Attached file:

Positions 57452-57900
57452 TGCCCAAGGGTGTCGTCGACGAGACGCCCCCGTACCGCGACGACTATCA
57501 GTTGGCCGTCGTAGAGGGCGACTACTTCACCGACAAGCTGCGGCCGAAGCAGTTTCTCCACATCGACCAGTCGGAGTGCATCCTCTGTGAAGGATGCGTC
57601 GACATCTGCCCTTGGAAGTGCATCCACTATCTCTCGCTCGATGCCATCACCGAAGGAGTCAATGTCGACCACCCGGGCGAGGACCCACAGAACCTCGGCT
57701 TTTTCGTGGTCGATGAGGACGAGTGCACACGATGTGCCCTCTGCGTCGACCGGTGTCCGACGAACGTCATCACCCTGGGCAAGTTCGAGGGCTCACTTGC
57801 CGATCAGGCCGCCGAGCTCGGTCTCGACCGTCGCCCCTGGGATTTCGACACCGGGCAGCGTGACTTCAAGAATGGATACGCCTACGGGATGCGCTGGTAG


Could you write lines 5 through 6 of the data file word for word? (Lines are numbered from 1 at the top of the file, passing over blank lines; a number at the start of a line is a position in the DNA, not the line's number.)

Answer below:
57701 TTTTCGTGGTCGATGAGGACGAGTGCACACGATGTGCCCTCTGCGTCGACCGGTGTCCGACGAACGTCATCACCCTGGGCAAGTTCGAGGGCTCACTTGC
57801 CGATCAGGCCGCCGAGCTCGGTCTCGACCGTCGCCCCTGGGATTTCGACACCGGGCAGCGTGACTTCAAGAATGGATACGCCTACGGGATGCGCTGGTAG